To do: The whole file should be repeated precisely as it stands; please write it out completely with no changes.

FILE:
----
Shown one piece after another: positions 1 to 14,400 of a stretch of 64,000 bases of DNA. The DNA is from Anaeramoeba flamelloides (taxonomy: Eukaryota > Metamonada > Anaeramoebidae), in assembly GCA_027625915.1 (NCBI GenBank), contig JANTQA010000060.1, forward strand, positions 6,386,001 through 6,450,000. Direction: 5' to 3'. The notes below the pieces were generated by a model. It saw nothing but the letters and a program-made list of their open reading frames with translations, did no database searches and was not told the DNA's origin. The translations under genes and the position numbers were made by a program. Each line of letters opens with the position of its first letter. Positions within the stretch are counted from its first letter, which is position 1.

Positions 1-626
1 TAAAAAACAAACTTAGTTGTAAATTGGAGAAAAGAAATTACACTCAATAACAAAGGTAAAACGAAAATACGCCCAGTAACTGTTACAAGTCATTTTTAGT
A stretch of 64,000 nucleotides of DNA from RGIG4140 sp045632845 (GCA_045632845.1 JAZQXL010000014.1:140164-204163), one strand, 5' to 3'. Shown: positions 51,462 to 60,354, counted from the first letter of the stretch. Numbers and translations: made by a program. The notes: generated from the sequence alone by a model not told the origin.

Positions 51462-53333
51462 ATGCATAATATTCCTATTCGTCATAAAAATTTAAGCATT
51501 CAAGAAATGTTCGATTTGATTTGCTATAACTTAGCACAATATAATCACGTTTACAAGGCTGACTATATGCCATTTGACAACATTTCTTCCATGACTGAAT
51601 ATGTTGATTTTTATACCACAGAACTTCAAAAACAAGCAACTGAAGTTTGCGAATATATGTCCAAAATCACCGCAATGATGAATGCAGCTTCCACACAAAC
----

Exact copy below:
Shown one piece after another: positions 1 to 14,400 of a stretch of 64,000 bases of DNA. The DNA is from Anaeramoeba flamelloides (taxonomy: Eukaryota > Metamonada > Anaeramoebidae), in assembly GCA_027625915.1 (NCBI GenBank), contig JANTQA010000060.1, forward strand, positions 6,386,001 through 6,450,000. Direction: 5' to 3'. The notes below the pieces were generated by a model. It saw nothing but the letters and a program-made list of their open reading frames with translations, did no database searches and was not told the DNA's origin. The translations under genes and the position numbers were made by a program. Each line of letters opens with the position of its first letter. Positions within the stretch are counted from its first letter, which is position 1.

Positions 1-626
1 TAAAAAACAAACTTAGTTGTAAATTGGAGAAAAGAAATTACACTCAATAACAAAGGTAAAACGAAAATACGCCCAGTAACTGTTACAAGTCATTTTTAGT
A stretch of 64,000 nucleotides of DNA from RGIG4140 sp045632845 (GCA_045632845.1 JAZQXL010000014.1:140164-204163), one strand, 5' to 3'. Shown: positions 51,462 to 60,354, counted from the first letter of the stretch. Numbers and translations: made by a program. The notes: generated from the sequence alone by a model not told the origin.

Positions 51462-53333
51462 ATGCATAATATTCCTATTCGTCATAAAAATTTAAGCATT
51501 CAAGAAATGTTCGATTTGATTTGCTATAACTTAGCACAATATAATCACGTTTACAAGGCTGACTATATGCCATTTGACAACATTTCTTCCATGACTGAAT
51601 ATGTTGATTTTTATACCACAGAACTTCAAAAACAAGCAACTGAAGTTTGCGAATATATGTCCAAAATCACCGCAATGATGAATGCAGCTTCCACACAAAC